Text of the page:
The first example is the work of economist Bina Agarwal, whose comparative research on the dynamics of gender relations in South Asia has greatly influenced academic scholarship and government policies concerning households and families. In her book ,A Field of One’s Own (Cambridge University Press, 1995), Agarwal explores the relationship between women’s well-being and their control of property. Agarwal’s work is of particular relevance where Graeber discusses the connection between the ability to think of humans as objects of exchange and the possibility of ripping a woman from her context, “tearing her away from that web of relations that makes her the unique conflux of relations that she is…” (p. 159). This, he says, ”requires a certain violence.” As I read these passages, and the many throughout the book that address how daughters are treated in marriage exchanges and how wives can be punished and disowned by all parties to a marital agreement should they step out of line, I thought how Agarwal’s analysis would cause us to think about these examples differently. It is not being ripped from their social context that does violence to these women; violence begins in their everyday, normal socially-meaningful existence within families in which they are denied rights to property and in which they are seen primarily as a potential drain on familial resources. Like much of the early ethnography upon which he relies for his examples, Graeber’s focus is predominantly on the ways a man’s honor is affected by his ability to protect and control the women and children in his life. Agarwal’s approach, which puts women at the center, provides us with a different analytic lens through which to interpret earlier ethnographic descriptions. Furthermore, Agarwal’s analysis encourages us to explore what values – not just value – women hold in family structures where they are treated as objects. Do they share the norms of those who hold greater power in society, and thus see themselves as deserving of their low status? Are they fully aware of the injustice of their position, and looking for opportunities to push against their structural constraints? Agarwal cuts across a variety of disciplines, including anthropology, in her search for answers to these questions, and her work can help us think systematically about the conditions under which intrafamilial violence is most likely to happen.
The second body of work that comes to mind when I read Debt is the work of economic anthropologists, particularly those who work in the tradition of Fredrik Barth’s early attempts to apply economic models to his ethnographic data. In two recent articles in Current Anthropology (2005 and 2007), Carolyn Lesorogol explores the mutual gains to be had when experimental economics meets cultural anthropology. Far from simply adopting economically-maximizing self-interest as the explanation for human decision-making, Lesorogol (along with her colleagues who have used the methods of experimental economics across fifteen small-scale societies, published collectively in Foundations of Human Sociality: Economic experiments and ethnographic evidence from fifteen small-scale societies, 2004) has shown the ways that context-specific social norms affect individual decisions to trust, share, and punish exchange partners. These are also the kinds of behaviors Graeber is interested in from his broader vantage point. While experimental approaches in the hands of economists working in labs often produce models of human behavior that bear little resemblance to reality, those same approaches in the hands of cultural anthropologists in fieldwork settings can help us more precisely to identify what factors lead people engaged in exchange to trust strangers, to reward generosity, and, even, in certain contexts, to punish generosity (similar to some of the situations Graeber describes).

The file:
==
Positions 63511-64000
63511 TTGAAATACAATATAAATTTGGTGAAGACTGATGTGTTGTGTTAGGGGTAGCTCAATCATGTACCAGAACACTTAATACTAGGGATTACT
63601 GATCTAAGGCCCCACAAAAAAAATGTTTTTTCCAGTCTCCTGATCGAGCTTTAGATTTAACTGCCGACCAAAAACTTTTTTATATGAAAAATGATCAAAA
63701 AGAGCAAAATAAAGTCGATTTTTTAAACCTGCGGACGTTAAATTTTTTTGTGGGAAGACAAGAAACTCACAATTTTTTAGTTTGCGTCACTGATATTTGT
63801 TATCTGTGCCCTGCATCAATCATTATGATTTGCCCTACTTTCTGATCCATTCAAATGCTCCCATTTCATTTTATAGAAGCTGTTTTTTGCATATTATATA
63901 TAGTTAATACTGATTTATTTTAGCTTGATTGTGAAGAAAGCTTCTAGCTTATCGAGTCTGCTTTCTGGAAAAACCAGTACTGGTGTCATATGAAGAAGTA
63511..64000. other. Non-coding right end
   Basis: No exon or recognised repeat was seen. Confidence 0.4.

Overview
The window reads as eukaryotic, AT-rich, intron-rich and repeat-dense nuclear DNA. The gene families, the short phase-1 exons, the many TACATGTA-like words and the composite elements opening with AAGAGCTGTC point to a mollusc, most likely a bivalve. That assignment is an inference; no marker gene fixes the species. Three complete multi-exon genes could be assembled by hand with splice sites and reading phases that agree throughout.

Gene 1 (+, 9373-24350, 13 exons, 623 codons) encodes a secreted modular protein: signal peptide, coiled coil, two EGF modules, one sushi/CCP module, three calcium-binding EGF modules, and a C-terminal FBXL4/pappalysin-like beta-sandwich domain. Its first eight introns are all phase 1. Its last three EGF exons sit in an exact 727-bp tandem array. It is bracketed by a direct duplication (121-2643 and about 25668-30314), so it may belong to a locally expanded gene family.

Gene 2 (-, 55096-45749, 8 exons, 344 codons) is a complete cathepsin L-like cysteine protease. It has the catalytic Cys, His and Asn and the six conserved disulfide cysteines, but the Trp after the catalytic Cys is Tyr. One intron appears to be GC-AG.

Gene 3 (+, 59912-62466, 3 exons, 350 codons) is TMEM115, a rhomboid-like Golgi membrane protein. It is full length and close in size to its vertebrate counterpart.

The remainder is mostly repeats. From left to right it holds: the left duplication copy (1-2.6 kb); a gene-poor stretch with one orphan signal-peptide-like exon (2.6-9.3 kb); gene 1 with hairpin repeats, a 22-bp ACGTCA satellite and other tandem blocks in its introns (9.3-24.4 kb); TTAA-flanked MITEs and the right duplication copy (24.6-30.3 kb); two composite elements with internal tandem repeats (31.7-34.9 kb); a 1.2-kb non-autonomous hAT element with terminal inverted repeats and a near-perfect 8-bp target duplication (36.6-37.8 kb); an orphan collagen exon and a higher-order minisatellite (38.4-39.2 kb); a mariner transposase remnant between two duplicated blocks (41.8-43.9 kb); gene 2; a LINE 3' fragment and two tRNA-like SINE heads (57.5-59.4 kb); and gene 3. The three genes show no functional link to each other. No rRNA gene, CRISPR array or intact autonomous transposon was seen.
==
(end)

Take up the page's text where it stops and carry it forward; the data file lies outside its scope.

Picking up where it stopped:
To conclude, it is important to emphasize that Graeber is not attempting a detailed micro-analysis of every phenomenon he describes in his book. He is attempting to get us to recognize the ways prevailing models have limited our thinking about debt. While he has achieved that goal, I would also like to have seen him dive a bit more deeply into economics to discuss the work of Bina Agarwal and of those like her in development economics and feminist economics, a body of scholarship that is much harder to dismiss than the average introductory economics textbook. Likewise, I would be interested in an exploration of more contemporary anthropological research that undertakes to test the explanatory depth of economic models.